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Reminiscing with Clifton Niles

Clifton Niles, one of the early members of Turks Carnival band, appears lost in the past as he reminisces on past grandeur.   Smiling and nodding occasionally as he recalls the birth of a music and carnival band which set a standard that hasn’t yet been seen in St. Lucia.

“Prim, Roddy (Walcot), the boys with whom I still keep in touch, began playing mas here with a portrayal of Crown Shell bugles.” Niles said. In 1950 Roddy expressed the desire to play ‘steel’, but there were no pans.  Now, Roddy, because of his ties with Trinidad, out of the blue sky, managed to have the head of the Trinidad police band, Mr. Beckles, bring to St. Lucia, (TASPO) Trinidad All Steel Percussion Orchestra.  This was a show band which came to play for an “exhibition” recalls Niles.

“We, members of the Turks, approached a member of the steel band and expressed our desire to learn to make pan. He willingly obliged and came to teach us. He made five sample pans for us. We burned, sunk and grooved the pans. Thereafter we made our own.”

“Clifton Niles and Rupert Patterson were responsible for the music section of Turks,. Then, the band was just forty-eight strong.  But, we were determined and dedicated.  We played on the road, at dance halls and at the Queen Show. At Mindoo Phillip Park, J’ouvert began at 3:00 a.m. and lasted until 9:00 a.m. The queen show was at 1:00 a.m.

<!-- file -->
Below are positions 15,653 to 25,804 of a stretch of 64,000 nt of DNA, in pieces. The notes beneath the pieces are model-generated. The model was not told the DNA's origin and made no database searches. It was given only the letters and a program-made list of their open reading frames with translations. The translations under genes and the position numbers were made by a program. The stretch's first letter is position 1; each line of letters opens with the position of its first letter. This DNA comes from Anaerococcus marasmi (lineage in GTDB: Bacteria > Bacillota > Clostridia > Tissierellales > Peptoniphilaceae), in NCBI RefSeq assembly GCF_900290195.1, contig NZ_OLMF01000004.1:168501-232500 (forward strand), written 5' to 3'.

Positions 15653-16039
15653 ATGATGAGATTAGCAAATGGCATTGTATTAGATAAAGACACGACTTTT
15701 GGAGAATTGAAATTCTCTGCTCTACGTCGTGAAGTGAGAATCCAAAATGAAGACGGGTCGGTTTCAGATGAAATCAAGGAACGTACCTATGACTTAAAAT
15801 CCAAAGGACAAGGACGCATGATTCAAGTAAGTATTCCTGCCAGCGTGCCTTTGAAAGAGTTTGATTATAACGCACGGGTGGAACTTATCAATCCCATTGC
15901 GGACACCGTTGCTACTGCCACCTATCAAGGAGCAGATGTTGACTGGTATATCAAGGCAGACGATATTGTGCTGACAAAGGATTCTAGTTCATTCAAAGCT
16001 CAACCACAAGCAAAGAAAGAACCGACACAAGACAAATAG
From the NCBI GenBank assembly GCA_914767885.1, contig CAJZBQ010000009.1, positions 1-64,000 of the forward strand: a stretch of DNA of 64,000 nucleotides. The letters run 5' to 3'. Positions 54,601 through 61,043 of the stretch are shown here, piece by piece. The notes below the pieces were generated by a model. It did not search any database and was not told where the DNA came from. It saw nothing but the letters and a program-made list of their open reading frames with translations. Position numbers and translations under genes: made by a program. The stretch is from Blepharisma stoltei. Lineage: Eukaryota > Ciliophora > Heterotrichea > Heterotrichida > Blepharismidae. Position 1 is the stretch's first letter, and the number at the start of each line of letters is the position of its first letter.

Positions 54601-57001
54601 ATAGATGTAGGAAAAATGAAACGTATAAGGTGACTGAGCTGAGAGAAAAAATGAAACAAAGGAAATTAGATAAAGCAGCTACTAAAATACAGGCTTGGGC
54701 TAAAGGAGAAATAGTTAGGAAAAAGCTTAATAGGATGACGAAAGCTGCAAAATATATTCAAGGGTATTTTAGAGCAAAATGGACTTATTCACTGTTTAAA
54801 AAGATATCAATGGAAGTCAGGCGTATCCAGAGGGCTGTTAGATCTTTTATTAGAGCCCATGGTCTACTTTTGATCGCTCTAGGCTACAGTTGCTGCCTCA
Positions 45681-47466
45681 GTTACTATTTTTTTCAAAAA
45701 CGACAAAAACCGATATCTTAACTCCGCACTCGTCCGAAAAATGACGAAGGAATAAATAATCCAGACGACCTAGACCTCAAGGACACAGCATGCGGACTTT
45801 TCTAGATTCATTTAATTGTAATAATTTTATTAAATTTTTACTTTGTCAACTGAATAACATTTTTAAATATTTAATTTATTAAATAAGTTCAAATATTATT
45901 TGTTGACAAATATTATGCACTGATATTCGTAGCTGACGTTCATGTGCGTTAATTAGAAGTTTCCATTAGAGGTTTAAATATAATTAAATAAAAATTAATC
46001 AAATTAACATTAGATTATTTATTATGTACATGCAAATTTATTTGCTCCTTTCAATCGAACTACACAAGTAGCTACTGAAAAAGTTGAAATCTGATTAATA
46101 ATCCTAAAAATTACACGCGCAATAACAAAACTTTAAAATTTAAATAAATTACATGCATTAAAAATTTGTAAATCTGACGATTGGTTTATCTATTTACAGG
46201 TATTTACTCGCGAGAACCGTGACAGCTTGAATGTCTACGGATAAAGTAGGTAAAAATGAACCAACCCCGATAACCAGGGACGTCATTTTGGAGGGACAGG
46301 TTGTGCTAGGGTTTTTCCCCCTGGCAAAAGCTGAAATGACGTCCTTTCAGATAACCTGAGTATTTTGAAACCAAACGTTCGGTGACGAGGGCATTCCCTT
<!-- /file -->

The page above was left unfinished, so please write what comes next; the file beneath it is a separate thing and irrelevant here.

There was also no calypso at the time so we had to listen to radio Trinidad in the night to learn their road march. We were forced to do it as quickly as possible in order to play it for J’ourvert the next morning.

‘Turks played at Palm Beach and Luna Park and the night clubs free of charge.  Just food and drinks, and play pan.”   He laughs out loud, remembering.

“Roddy drew the costumes and was band leader; hence the reason why he is the Turks president for life. lmbert (Sledge) Roberts was the Turk leader because of his impressive size and height – 6ft. 2 inches – 190 lbs.”

Niles squints as if trying to penetrate the past.  “Some other names come to mind; like Rupert Patterson, Linda Beaubrun, Kenneth Hyppolyte, Jeffery Mymns, Horace Burton.  When Turks was started it was all male, but of course things changed.

Author: Alexandra Grant

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